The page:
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Autumn Apple Picking in Ontario

I do not really have a favorite season but just bits and pieces of the year that I prefer. I love the spring when the temperatures get to about 65 degrees F, or in fall when it’s starting to get cold and you can smell the change in the air as winter comes. I like to get out with the family in the fall too, and we decided to try apple picking this year. It’s fun to go berrying or picking, or getting a Christmas tree, with the kids and be out and about.

We looked at apple farms near us and decided to choose one that was relatively close.  One of the things that is obvious once you think about it is that, depending on when you go, certain apple varieties may or may not be on offer.  One of the first apple farms I found had actually suffered a lot of weather damage last year, and so was not growing any apples this year.  The one we decided on was Applewood Orchard & Winery, near Stouffville, Ontario.

It was disappointing.  They have a stiff entrance fee – $5 per person, age 3 and up – which reduces any financial or “green” incentive to buying local apples.  The experience you get for the entry fee is not substantial enough to justify it.  The fee isn’t mentioned either on their Web site or automated phone line – which was otherwise helpful in identifying which varieties of apple were available this weekend for picking – so it’s caveat emptor.  We’ll choose a different orchard to try out next year.

On to the fruit, though.  We bought a bushel of apples – 19 lbs of Cortland apples and 19 pounds of Honeygold – and the fruit was nice quality and good size.  You could see some apples that had some sort of fungus or blight (red circles) but it was insect free.  There were lots of windfalls that spoke either to a lot of foot traffic or the recent heavy winds we’ve had.

We’re storing the Cortlands in our cold room – with our home grown potatoes – for use later this fall and winter.  The Honeygolds are delicious apples but despite careful handling, nearly all of them had some bruising from being carried in the bag home.  I’m not sure why fruit would bruise so easily, although perhaps it’s the end of the Honeygold season and the skin is not as strong.  Applewood also offers Honeycrisp – not available at the moment – which is one of our favorite apples.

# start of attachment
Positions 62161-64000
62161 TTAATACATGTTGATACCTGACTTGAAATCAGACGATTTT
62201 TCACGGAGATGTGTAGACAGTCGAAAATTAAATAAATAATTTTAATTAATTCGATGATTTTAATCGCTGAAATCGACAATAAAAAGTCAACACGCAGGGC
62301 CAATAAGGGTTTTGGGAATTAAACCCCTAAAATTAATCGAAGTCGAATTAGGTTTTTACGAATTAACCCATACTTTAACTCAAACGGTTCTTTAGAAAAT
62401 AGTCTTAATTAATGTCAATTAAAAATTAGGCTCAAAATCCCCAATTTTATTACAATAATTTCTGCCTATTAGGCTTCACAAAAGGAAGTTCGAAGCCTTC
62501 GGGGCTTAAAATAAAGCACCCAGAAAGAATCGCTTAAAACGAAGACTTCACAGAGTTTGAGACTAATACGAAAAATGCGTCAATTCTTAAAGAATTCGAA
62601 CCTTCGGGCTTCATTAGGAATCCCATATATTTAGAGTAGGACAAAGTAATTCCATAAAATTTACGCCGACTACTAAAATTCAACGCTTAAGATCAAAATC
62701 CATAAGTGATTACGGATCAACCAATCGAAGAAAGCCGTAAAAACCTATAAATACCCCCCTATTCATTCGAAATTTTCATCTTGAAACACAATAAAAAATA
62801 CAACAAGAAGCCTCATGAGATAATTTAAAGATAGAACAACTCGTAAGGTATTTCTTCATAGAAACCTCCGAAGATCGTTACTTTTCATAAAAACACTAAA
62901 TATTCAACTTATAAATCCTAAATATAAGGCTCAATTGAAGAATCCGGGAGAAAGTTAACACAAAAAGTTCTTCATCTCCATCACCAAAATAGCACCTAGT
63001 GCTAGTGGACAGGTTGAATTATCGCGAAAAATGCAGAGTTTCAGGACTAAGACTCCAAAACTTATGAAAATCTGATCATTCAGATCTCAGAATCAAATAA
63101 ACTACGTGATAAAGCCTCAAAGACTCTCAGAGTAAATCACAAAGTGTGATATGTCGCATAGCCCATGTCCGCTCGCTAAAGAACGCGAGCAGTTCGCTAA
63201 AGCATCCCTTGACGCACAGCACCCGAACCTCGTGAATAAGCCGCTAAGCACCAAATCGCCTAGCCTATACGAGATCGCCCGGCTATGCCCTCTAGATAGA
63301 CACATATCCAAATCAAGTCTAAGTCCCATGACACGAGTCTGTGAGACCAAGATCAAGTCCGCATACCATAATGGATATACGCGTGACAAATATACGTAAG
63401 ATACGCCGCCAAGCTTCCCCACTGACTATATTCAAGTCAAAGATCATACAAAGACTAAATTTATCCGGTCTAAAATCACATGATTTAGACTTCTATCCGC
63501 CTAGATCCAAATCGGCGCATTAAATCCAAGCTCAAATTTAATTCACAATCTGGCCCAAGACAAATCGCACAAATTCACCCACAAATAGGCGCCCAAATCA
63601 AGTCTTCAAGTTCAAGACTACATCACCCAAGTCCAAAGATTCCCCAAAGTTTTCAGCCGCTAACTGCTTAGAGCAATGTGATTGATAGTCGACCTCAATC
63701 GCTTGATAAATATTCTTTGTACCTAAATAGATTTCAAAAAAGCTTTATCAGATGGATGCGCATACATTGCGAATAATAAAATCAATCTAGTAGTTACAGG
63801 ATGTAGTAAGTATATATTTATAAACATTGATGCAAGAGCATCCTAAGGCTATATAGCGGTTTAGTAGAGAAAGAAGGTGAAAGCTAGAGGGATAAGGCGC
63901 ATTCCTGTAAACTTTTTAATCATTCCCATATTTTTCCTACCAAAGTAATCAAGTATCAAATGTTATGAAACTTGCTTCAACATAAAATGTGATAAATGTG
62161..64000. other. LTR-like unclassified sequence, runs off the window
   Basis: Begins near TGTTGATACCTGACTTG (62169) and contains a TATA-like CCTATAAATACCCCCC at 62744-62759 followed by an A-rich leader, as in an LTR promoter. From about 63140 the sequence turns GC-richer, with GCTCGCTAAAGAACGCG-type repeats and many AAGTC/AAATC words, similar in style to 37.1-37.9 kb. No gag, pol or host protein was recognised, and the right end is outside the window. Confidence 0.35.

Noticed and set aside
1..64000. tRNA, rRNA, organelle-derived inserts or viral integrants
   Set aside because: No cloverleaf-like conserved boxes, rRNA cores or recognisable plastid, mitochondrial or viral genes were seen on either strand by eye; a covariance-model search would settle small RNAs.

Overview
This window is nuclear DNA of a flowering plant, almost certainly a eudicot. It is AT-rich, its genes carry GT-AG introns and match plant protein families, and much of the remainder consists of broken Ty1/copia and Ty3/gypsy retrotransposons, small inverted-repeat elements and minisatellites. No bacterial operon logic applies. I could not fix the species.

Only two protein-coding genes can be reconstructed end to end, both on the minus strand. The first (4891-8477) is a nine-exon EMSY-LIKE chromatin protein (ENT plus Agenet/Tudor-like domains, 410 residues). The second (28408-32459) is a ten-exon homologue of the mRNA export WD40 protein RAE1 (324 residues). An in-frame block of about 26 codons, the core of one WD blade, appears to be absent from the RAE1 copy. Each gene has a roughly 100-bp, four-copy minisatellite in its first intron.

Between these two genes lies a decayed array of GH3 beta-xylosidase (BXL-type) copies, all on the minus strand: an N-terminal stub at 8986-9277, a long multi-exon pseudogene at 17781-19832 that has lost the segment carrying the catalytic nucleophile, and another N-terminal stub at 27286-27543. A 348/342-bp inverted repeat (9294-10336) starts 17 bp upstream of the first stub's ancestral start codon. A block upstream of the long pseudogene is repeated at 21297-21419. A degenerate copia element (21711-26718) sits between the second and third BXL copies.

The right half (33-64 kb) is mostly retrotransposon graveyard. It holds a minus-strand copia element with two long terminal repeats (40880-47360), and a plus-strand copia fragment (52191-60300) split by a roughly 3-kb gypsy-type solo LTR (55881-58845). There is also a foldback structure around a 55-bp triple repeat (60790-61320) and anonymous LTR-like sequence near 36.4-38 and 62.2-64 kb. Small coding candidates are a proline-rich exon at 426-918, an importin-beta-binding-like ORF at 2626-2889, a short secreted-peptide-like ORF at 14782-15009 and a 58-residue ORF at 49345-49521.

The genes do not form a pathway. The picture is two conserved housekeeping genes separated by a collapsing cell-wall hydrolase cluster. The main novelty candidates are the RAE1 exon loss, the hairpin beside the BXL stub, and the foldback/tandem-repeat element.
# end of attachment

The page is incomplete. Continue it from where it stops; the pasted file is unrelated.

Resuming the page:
We’ll definitely hit a local orchard again next year.  It’s nice to help local farmers, and avoid the shipping required to get South American or other foreign apples into Ontario where we grow so many nice varieties already.  But we’ll give Applewoods – and any other orchards that charge an entry fee – a miss.  The cost per apple is about the same as buying a bag of apples in the grocery store, but the entry fee sends the cost too high.  I’d rather have no fee and pay a bit more for the apples.

David Whelan

I improve information access and lead information teams. My books on finding information and managing it and practicing law using cloud computing reflect my interest in information management, technology, law practice, and legal research. I've been a library director in Canada and the US, as well as directing the American Bar Association's Legal Technology Resource Center. I speak and write frequently on information, technology, law library, and law practice issues.